In the end you might be happier without the speed or the comfort of near-level sailing, but more interior room. I enjoyed about 5 hours Saturday sailing in about 15-20 knots of apparent wind at 10-15 knots boat speed in flat water, and loving it. :D Here's a picture of my wake at about 13-14k. (Note the angle of the upper rail compared to the horizon shows we were only at about 5 degrees of heel.)
http://www.nstsystems.com/multihulls/Pa ... 4knots.jpg

When I was looking for a larger boat I very much wanted to consider a racer-cruiser monohull, for price reasons. I started to focus on the C&C 36, which is an epoxy-hull with C-F mast and racing sails and all the go-fast equipment. Then I test-sailed one: Monohull displacement boats are like weebles -- when you push on them harder they don't go faster, they just lean over. Once you hit hull-speed that's it. Push even harder they lean even more, but they don't go faster. It was so disappointing!

When you feel a puff of wind in a trimaran you go faster. More wind, still faster. Of course there is a limit but it is defined by safety and comfort. At some point in very strong winds you decide to slow the boat down, depending on sea state and how "gusty" the winds are. (Remember to reef for the gusts, not average winds). Unless the gusts are very strong or the sea-state is too rough, these boats are very comfortable conservatively sailed at 10-15 knots, and FUN! Nothing (in my experience) sails better than a tri.
Larry - Former Owner DF-1200
tpaliwoda
Posts: 215
Joined: Fri 03 Nov 06, 3:05
Your Country: USA, Raritan YC, Perth Amboy, New Jersey

Post by tpaliwoda »

Ed,
I have to agree with Larry and George. To give you an example, I just sailed this weekend on my friends 32' Comfortina - nice mono hull, sails pretty well downwind, couldn't get out of it's own way going up wind!
We sailed the exact course two weeks ago with my boat, we sailed a course of about 20 miles, winds were similar 10-15 out of the west both days. It took us a little over 2.5 hours on my 1000, the monohull - close to 5 long hours!
As Larry says, in a puff, the tri gets up and goes. The monhull just lies over more. Sailing on a monhull upwind reminds me of the old Hobie days, flying a hull upwind and trapping out. I even kidded my friend he should put some trap lines on his monhull, just like the old days!.
Don't get me wrong on the speed, you will see more sub 10 knot readings than over 10 knot readings. But on a cruising monohull you will never see above 10 knots, unless it is on a trailer being pulled by a truck.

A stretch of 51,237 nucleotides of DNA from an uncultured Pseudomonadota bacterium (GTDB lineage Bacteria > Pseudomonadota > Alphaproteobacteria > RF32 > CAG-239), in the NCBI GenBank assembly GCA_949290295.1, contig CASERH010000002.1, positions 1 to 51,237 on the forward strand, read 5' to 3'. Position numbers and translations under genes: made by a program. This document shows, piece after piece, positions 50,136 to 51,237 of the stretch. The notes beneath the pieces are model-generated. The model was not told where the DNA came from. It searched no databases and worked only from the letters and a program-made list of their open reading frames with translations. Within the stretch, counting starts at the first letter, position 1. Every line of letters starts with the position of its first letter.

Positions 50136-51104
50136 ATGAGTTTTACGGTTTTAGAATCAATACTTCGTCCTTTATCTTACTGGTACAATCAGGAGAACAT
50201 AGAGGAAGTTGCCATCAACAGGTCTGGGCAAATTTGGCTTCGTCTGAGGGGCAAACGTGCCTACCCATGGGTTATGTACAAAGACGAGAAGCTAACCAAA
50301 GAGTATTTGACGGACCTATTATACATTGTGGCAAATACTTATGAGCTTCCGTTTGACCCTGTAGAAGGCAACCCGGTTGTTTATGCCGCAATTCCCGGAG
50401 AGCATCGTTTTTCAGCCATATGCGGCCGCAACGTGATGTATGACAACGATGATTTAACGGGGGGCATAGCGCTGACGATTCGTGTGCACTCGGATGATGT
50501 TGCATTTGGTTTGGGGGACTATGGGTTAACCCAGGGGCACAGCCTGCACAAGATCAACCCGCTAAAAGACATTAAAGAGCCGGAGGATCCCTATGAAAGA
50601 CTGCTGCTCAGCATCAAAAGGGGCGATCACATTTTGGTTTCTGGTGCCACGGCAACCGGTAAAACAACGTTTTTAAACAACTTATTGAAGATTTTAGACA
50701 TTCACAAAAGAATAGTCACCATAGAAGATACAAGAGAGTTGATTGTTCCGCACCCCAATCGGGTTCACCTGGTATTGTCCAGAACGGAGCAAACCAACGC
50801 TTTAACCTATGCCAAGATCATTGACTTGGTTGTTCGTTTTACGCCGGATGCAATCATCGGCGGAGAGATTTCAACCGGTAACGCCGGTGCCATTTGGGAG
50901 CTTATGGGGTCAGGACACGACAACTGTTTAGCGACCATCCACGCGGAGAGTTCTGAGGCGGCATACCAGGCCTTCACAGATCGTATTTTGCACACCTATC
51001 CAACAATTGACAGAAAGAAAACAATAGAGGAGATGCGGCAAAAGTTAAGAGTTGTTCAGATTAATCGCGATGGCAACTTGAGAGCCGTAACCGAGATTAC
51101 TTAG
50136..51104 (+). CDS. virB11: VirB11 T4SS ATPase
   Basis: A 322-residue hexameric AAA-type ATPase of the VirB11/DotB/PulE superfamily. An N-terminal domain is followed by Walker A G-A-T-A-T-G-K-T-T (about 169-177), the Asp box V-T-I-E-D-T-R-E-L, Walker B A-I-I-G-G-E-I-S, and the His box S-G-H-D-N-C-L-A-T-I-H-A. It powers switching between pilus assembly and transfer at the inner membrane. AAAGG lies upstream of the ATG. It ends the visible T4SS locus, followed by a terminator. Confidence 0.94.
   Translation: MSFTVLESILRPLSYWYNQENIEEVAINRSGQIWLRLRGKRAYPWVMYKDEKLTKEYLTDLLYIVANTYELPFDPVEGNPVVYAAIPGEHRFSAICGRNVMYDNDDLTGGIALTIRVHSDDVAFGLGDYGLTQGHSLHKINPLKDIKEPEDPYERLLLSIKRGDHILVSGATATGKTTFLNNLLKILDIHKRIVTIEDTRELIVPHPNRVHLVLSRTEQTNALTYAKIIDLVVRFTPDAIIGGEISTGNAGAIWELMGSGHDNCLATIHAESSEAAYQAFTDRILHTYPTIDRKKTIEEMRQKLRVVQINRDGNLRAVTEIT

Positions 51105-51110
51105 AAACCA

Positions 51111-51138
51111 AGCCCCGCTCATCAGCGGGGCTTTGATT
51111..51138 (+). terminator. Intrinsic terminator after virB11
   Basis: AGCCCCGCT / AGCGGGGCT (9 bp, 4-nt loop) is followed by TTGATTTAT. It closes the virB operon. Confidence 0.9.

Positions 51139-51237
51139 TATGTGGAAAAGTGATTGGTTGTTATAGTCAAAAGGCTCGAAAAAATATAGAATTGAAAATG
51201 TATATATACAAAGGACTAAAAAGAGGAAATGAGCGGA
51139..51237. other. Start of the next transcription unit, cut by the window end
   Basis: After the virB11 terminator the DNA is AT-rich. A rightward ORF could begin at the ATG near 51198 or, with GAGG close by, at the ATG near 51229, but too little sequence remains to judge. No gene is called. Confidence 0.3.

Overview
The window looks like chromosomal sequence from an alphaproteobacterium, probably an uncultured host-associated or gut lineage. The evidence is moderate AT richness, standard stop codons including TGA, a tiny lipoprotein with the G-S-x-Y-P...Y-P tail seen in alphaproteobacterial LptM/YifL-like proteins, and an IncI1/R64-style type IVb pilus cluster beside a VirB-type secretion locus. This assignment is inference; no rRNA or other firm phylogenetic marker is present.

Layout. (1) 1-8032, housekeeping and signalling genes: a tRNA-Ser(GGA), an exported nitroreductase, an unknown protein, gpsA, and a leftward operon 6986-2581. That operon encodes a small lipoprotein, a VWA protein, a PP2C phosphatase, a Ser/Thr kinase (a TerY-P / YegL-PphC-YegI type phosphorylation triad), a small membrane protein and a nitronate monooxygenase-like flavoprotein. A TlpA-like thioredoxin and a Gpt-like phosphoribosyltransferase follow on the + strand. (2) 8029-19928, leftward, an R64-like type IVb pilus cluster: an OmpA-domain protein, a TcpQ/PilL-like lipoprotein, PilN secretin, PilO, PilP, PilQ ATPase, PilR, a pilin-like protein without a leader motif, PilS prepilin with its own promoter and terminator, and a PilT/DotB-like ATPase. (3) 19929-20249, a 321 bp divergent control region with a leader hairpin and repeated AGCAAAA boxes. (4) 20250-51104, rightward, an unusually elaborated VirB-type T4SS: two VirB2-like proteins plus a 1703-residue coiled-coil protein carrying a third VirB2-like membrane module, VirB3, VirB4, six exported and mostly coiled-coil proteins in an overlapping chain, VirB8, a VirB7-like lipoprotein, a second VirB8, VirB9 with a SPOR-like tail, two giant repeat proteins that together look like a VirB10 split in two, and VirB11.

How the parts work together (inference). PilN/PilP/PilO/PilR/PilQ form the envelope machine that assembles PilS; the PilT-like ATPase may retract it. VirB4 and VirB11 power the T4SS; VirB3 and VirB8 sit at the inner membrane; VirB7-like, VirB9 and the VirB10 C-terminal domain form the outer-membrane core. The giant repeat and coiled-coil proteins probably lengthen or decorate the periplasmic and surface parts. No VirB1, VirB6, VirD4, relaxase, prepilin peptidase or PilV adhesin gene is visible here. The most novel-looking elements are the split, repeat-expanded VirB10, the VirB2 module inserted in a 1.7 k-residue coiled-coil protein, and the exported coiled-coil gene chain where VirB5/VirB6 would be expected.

Ted
Ted Paliwoda
D'Fly 1000 ; HN #1
Nice Tri
Raritan YC, Perth Amboy, NJ, USA
Ed
Posts: 3
Joined: Wed 01 Jul 09, 16:25
Your Country: Cyprus, Limassol

Post by Ed »

Ted and Larry, Thank you

It's very reassuring.

I also found several interesting articles about DFs and decided one thing for myself - not to buy anything this time before I test Dragonfly. I was dreaming about tri from the beginning but limited amount of money and wife's desire of comfort forced me to buy Bavaria.

This time I'd prefer to wait a bit and get more funds to be able to aim for second-hand 35 or 1000 or 1200. Or if things to improve around to be able to go for a new 35.
Double Horizon
Posts: 440
Joined: Wed 09 May 07, 0:18
Your Country: USA

Post by Double Horizon »

Ed wrote:Ted and Larry, Thank you

It's very reassuring.

I also found several interesting articles about DFs and decided one thing for myself - not to buy anything this time before I test Dragonfly. I was dreaming about tri from the beginning but limited amount of money and wife's desire of comfort forced me to buy Bavaria.

This time I'd prefer to wait a bit and get more funds to be able to aim for second-hand 35 or 1000 or 1200. Or if things to improve around to be able to go for a new 35.
One more consideration is total cost of ownership, which in the end is largely determined by the resale price. I have owned three Dragonfly boats since 2001. The 920 was sold after 5 years for almost the same amount I paid, the 1000 was sold after 2 years for more than I put into it, and I paid the prior owner of my present 1200 as much as the boat originally cost him in 2001. Clearly these boats have held their value well -- hopefully that will continue in the face of this economy, even if not to the same degree.
Larry - Former Owner DF-1200
Post Reply